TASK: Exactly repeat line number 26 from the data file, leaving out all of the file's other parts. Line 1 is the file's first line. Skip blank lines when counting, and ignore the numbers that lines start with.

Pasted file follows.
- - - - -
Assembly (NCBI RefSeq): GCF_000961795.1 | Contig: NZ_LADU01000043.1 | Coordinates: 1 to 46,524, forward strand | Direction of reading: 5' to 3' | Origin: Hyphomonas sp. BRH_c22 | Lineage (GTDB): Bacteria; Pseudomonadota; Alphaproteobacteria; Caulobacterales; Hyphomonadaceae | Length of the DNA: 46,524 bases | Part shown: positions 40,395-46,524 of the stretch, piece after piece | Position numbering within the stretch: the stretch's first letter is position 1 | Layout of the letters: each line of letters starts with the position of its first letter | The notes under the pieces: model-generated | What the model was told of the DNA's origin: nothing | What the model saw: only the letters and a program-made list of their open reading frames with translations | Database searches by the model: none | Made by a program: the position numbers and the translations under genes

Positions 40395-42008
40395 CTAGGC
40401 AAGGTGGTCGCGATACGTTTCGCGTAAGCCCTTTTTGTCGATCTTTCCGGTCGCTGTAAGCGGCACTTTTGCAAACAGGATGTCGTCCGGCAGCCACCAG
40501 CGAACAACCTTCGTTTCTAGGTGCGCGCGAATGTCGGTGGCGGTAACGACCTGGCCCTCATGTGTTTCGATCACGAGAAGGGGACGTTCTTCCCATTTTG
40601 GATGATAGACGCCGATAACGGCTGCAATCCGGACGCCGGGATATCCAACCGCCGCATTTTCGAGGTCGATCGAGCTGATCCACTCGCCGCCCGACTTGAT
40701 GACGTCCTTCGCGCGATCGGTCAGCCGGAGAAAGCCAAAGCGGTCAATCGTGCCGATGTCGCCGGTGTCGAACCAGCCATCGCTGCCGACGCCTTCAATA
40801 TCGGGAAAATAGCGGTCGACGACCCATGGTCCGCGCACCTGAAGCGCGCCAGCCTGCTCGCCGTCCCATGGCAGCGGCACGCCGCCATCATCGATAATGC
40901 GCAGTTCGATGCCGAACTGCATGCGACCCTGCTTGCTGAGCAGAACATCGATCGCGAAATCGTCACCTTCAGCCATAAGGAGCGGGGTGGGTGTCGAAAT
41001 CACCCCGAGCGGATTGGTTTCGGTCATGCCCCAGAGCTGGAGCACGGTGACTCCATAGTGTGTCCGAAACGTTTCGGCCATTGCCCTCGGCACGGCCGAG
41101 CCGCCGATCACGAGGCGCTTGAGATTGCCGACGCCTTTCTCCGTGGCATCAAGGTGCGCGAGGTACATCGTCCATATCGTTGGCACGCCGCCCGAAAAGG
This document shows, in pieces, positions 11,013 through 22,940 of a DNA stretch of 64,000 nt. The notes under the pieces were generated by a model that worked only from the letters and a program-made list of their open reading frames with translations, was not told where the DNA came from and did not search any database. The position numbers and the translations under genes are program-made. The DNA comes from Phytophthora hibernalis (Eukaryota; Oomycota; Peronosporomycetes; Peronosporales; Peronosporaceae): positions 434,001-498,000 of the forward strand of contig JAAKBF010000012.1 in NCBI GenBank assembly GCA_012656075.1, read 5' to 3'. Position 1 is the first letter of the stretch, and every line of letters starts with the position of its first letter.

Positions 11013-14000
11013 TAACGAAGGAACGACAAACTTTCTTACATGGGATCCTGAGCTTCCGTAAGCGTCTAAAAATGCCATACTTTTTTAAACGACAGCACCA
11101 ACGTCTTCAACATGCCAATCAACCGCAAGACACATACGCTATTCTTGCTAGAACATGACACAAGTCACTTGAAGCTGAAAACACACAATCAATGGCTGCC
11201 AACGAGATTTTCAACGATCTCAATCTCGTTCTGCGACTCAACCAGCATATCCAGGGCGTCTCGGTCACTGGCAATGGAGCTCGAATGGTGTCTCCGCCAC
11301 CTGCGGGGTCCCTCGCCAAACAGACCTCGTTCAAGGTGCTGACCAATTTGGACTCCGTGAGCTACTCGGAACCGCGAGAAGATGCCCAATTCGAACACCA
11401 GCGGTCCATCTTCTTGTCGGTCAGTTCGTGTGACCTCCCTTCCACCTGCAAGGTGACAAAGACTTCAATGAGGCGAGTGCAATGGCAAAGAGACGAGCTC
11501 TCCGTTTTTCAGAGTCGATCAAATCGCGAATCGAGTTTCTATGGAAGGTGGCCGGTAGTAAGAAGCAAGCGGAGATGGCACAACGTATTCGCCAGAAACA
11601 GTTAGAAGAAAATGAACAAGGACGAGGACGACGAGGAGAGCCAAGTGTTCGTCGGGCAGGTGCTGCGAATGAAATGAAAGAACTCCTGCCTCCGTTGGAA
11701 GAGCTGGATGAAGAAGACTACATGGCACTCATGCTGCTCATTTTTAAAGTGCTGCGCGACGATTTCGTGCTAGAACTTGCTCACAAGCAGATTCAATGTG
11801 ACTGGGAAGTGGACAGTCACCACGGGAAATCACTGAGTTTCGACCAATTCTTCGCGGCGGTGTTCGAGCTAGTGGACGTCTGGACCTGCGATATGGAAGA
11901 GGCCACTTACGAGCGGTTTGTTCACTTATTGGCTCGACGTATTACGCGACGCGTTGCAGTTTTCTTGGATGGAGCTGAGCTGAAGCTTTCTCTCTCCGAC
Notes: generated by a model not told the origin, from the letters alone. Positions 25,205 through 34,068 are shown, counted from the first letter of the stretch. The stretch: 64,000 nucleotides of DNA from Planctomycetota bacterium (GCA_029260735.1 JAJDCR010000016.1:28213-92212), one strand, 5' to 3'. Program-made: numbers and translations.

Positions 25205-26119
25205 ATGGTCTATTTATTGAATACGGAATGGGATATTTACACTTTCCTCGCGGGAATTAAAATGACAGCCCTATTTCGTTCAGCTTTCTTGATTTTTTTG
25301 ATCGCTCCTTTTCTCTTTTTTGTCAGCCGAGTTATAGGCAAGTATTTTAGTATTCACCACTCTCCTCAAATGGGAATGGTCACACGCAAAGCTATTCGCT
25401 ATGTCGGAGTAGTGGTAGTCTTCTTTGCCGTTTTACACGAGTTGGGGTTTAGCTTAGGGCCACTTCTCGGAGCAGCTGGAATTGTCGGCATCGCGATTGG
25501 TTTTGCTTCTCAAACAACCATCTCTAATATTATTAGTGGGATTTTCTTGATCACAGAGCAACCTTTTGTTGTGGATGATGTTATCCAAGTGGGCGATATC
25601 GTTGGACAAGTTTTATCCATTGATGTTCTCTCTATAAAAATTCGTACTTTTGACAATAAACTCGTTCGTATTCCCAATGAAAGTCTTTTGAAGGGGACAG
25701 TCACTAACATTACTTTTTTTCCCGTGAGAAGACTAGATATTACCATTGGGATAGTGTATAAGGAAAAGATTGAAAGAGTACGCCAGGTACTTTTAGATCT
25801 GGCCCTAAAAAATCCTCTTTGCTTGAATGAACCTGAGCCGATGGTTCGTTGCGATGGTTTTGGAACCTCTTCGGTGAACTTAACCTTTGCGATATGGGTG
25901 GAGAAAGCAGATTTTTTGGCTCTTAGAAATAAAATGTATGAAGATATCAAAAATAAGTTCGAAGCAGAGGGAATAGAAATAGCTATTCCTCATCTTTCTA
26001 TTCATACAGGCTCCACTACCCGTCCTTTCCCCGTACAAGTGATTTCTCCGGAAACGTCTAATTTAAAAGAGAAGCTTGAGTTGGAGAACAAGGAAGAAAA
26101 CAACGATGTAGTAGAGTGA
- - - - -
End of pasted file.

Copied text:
25205 ATGGTCTATTTATTGAATACGGAATGGGATATTTACACTTTCCTCGCGGGAATTAAAATGACAGCCCTATTTCGTTCAGCTTTCTTGATTTTTTTG